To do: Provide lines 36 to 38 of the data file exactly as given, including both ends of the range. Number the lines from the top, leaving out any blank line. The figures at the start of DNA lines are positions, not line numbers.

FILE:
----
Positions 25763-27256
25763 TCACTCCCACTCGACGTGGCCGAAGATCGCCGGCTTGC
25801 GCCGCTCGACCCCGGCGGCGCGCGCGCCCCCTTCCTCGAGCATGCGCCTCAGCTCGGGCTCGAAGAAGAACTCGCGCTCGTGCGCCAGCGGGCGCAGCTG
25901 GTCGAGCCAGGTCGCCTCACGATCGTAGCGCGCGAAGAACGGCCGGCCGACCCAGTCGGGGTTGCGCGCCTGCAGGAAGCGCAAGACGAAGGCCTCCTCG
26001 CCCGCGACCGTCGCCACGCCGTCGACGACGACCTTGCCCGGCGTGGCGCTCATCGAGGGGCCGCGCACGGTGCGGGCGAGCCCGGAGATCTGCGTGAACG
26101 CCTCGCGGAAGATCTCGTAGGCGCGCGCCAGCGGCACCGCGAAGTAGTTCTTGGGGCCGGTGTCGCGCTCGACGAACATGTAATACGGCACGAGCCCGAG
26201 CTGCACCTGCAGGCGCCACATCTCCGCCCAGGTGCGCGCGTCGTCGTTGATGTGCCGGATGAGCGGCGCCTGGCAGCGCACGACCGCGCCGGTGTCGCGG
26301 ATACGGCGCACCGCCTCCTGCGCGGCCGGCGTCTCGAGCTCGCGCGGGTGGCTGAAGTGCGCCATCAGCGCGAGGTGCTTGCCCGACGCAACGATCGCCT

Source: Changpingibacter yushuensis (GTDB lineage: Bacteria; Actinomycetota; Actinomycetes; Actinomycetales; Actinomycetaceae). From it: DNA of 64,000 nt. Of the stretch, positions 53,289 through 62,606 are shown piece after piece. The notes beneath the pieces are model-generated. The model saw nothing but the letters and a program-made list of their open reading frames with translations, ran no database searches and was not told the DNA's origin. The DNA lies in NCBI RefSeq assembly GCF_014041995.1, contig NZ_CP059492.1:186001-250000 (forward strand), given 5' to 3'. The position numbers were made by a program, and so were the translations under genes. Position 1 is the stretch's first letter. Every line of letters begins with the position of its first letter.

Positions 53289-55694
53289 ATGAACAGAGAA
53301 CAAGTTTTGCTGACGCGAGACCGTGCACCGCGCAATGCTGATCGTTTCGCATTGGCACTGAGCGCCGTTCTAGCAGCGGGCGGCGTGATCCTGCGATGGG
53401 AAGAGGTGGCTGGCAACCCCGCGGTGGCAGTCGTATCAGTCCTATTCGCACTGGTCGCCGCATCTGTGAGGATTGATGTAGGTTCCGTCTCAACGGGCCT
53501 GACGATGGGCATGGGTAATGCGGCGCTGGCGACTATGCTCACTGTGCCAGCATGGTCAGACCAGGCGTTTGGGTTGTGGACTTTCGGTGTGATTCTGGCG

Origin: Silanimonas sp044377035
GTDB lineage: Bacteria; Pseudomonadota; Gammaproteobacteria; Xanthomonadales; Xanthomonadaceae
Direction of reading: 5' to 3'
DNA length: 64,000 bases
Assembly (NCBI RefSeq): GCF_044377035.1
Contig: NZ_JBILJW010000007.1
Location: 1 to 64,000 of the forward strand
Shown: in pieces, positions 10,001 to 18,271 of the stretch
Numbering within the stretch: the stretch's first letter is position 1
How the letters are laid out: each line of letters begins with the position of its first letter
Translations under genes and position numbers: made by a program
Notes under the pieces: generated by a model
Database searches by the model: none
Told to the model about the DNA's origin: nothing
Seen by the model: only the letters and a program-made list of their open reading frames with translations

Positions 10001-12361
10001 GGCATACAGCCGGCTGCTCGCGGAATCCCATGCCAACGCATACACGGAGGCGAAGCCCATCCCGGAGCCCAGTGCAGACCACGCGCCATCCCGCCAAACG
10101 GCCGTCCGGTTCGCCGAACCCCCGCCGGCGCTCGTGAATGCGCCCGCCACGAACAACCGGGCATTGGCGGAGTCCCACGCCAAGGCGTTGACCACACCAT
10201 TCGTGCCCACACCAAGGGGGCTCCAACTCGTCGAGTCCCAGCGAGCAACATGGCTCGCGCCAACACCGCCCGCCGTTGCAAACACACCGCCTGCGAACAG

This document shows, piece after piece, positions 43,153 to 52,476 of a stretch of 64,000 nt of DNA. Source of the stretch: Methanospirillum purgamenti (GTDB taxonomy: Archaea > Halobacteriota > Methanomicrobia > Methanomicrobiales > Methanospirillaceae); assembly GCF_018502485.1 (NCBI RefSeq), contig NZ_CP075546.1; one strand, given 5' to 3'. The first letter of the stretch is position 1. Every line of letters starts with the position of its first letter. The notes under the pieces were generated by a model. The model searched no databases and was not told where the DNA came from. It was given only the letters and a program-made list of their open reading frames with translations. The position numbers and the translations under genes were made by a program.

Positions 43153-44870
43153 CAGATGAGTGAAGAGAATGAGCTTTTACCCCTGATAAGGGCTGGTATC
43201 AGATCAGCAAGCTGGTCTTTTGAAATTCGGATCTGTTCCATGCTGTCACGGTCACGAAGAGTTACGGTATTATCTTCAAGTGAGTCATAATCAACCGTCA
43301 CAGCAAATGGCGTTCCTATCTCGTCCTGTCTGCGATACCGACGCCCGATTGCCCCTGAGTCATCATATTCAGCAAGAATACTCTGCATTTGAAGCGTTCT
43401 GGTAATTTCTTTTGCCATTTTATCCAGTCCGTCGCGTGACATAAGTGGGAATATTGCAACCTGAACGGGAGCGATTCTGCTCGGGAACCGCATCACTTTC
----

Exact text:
43153 CAGATGAGTGAAGAGAATGAGCTTTTACCCCTGATAAGGGCTGGTATC
43201 AGATCAGCAAGCTGGTCTTTTGAAATTCGGATCTGTTCCATGCTGTCACGGTCACGAAGAGTTACGGTATTATCTTCAAGTGAGTCATAATCAACCGTCA
43301 CAGCAAATGGCGTTCCTATCTCGTCCTGTCTGCGATACCGACGCCCGATTGCCCCTGAGTCATCATATTCAGCAAGAATACTCTGCATTTGAAGCGTTCT